For some types of products, multiple photos are necessary to show the item from different angles or states (like open and closed), and to allow customers to inspect small details. Another important consideration is that many people have a poor sense of scale, and rely on images to tell them the exact size of a product, so include photos of the item being held or used.

product no imageDescribe Your Products in Detail

Just like images, product descriptions are often neglected. Sellers may not realize that not every shopper has the same level of familiarity with their products as they do, but customers need thorough information to help them understand your products and compare them with others.

Include technical details, any industry-specific information, product measurements, and how its features can benefit the customer. Don’t just say a product is 10″ long by 8″ wide by 3″ deep and weighs 4 lbs., mention that it’s portable and easy to carry.

Always include all the information a customer would need to choose your product and use it effectively. Many eCommerce platforms provide different sections for you to include basic details, technical specifications, and a longer description, so it’s easy to keep all this product info organized and readable.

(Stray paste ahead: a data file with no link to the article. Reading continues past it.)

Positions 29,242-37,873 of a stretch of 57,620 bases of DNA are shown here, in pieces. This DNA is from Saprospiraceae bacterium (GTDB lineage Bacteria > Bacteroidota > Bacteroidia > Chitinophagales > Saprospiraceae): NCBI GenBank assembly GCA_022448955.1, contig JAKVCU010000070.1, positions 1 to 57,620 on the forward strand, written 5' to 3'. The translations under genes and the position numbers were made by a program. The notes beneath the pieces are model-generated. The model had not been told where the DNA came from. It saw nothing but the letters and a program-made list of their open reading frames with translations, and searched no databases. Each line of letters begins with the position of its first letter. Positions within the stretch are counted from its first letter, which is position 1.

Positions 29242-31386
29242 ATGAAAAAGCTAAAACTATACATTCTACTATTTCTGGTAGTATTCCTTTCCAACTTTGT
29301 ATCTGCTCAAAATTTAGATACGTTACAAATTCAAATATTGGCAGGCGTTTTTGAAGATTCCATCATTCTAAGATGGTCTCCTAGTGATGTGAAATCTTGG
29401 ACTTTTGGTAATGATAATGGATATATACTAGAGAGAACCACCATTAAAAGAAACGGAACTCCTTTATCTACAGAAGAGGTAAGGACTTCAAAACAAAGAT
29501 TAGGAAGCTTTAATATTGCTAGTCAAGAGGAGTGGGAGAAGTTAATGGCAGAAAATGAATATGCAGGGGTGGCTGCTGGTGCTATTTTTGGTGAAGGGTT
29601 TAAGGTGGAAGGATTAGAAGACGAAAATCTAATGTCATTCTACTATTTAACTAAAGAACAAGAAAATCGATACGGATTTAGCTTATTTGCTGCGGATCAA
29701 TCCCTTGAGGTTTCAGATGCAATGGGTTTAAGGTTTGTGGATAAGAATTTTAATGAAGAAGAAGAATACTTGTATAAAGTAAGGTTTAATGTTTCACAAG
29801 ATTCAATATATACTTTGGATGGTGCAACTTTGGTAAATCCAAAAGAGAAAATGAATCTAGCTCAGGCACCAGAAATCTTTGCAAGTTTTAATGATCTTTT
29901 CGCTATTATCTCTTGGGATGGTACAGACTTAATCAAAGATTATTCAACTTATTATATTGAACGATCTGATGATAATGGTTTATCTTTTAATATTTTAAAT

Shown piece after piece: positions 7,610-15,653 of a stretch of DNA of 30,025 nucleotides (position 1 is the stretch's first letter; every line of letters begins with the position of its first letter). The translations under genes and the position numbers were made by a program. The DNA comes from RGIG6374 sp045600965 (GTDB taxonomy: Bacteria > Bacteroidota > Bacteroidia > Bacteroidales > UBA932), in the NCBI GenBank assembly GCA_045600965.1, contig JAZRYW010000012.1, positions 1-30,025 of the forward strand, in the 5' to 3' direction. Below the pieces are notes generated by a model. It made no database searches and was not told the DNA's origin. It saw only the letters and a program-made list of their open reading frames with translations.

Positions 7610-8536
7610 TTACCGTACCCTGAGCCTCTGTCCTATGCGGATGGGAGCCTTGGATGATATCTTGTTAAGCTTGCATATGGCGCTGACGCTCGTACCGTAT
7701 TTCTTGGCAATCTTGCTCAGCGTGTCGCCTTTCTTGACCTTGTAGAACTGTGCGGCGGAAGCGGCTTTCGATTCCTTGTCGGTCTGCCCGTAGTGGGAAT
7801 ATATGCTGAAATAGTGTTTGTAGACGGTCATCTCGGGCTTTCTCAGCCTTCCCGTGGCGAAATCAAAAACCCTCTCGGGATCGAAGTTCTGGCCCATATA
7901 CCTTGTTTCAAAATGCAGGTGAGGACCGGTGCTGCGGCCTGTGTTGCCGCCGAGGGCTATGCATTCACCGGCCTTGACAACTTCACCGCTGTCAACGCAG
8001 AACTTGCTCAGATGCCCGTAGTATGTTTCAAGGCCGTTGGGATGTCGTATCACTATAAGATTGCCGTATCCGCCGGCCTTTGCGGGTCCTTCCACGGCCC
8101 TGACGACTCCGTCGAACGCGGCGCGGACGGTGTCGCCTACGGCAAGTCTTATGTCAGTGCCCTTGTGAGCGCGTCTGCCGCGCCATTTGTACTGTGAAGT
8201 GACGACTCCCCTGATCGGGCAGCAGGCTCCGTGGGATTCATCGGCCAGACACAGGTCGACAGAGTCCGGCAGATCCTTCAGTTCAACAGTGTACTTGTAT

Don’t Copy and Paste Your Product Description

If you’re selling products manufactured by someone other than yourself, you likely have access to pre-written product information, whether it was supplied with your products at purchase or simply accessible on the manufacturer’s website. It might seem like an obvious solution to just copy the existing information and paste it onto your own online store.

But don’t!

Copied content is very harmful to your search engine rankings because Google recognizes it as non-original. Instead, rewrite the provided information to make it unique. Of course, you can’t get around certain parts of your product description (like measurements) being identical to its listing elsewhere, but as long as you provide a significant portion of original content, you’ll be fine.

Display Reviews and Customer Q&As On Product Pages

Customers are more likely to buy a product when it has visible reviews, complete with star ratings. Make sure you provide a place for product reviews left by previous buyers. A question and answer section, as seen on most Amazon listings, is also a good idea. Q&As provide interested customers with helpful information directly from you as the seller, and from other customers providing their experience.

Conclusion

Better product pages sell more products, without a doubt. If this guide has shown you any weaknesses in your own product listings, jump on the task of improvement right away. Your customers and your bottom line will thank you.

ABOUT THE AUTHOR

Jimmy Rodriguez is COO of 3DCart, developer of an e-commerce suite for businesses of all sizes. Jimmy oversees daily operations and the overall strategic vision of the company using feedback from customers and merchants to improve the 3dcart platform.